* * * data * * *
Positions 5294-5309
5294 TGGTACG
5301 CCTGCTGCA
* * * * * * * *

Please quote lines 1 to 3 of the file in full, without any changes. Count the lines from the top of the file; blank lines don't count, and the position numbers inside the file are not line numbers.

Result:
Positions 5294-5309
5294 TGGTACG
5301 CCTGCTGCA